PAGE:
We also decided that anything in the “Doing” column of the Kanban board would be anything we’ve planned for the current Sprint, since the board exists as a high level look at what we want to be working on during a Sprint, not a day to day task board. Talking about those specifics has already gone a long way at reducing the cognitive overhead and confusion that comes with not explicitly stating how we are organizing and looking at the visible work we’ve accumulated and planned.

Daily Scrum

The Daily Scrum (or Daily Standup if you’re coming from other Agile Methodologies) is a daily meeting time boxed at no more than 15 minutes. During that meeting, you share progress you’ve made, talk about your goals for the day, and share any impediments you’re facing towards completing those goals.

Meg and I opted to not do this daily in the morning, but instead in the evenings when we are sitting down for dinner. This makes the most sense for our schedules - much of what we are trying to coordinate happens in the margins around work, not during our work day. Our Kanban board is mounted next to the dinner table to make that conversation organic.

Sprint Planning/Review

Sprint Planning is the first event of a Sprint where the Developers on a team decide what work they will pull from the Product Backlog to the Sprint Backlog and work on during a Sprint. For Meg and I, the Backlog contains a combination of recurring household tasks and singleton tasks, as well as higher level commitments (like my 10 day training course for the PSM I certification and her chaplain professional development activities).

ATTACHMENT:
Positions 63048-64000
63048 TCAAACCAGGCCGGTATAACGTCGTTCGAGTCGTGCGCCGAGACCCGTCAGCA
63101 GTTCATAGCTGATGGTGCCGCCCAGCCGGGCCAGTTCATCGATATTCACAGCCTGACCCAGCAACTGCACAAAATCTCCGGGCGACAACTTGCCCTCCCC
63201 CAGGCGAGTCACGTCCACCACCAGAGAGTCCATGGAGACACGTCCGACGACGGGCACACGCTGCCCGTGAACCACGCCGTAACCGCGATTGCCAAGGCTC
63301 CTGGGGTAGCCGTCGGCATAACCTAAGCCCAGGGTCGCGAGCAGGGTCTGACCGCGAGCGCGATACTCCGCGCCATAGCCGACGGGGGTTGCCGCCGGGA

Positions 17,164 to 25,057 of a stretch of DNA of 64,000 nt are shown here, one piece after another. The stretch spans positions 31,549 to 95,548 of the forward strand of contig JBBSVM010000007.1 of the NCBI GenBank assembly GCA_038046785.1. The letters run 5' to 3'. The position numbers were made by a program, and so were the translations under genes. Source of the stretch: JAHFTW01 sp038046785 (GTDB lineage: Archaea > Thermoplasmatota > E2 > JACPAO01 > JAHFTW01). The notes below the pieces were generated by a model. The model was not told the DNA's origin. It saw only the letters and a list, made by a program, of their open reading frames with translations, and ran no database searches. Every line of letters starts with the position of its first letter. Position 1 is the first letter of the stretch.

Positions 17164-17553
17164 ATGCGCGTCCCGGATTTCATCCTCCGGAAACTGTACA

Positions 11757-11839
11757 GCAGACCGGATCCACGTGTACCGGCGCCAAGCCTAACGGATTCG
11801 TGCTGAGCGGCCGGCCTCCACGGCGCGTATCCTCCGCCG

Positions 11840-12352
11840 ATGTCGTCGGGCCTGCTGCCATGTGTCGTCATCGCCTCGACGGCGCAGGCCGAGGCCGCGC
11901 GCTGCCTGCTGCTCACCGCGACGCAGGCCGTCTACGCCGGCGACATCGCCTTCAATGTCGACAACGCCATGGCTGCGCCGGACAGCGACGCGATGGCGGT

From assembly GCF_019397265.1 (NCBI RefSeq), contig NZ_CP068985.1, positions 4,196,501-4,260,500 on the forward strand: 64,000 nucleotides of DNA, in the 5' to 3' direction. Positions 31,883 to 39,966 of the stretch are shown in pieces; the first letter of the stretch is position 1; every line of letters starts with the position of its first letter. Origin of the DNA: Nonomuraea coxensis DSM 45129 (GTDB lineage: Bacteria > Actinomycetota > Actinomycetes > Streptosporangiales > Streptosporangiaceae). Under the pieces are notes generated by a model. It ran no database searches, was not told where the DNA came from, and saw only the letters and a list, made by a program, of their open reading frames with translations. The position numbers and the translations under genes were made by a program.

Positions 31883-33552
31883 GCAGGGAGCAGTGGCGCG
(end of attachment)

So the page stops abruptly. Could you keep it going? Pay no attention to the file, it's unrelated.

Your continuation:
We decided to plan when exactly we would do the next Sprint Planning each Sprint since our schedule is changing so often. We haven’t done a planning yet, but I imagine it won’t take very long (maybe 30 minutes or so) if we’re keeping the Daily Scum going consistently enough and have a good finger on the pulse of what’s happening with our home and marriage.

This event is also where we will review progress from the previous Sprint. This is typically done in a separate event, but it seemed like too much to have that many events every two weeks when we’ll already be shifting items around the board and talking about how things went anyways.

Sprint Retrospective

All of these events can make a marriage feel too much like a business and not like a relationship that is also meant to be nurtured and enjoyed. So, we decided to make the Sprint Retrospective, which is an event during which a Scrum team steps back and talks about how they can improve the way they work together, a date. That means we’ll have two dates a month on the calendar (at least) and can have that conversation in a relaxed, non-reactive way. This is the time when we’ll make adjustments to any of the tools, processes, and interactions we have so that other events can be more dialed in to a single purpose.

Into the Unknown

I’m really excited about how things are shaping up. Seeing all of the items on our Backlog is huge for transparency and accountability. Now, when one of us wants to add something, it takes up physical space and sits next to other ideas and commitments we’ve made. It helps us balance our activities (are we neglecting home tasks or forgetting to have fun?) and have less reactive conversations about our priorities as a couple.

The next post I write will cover our first Sprint Planning session and how I plan to manage my commitments we make during that session along with my other personal and professional commitments. Stay tuned!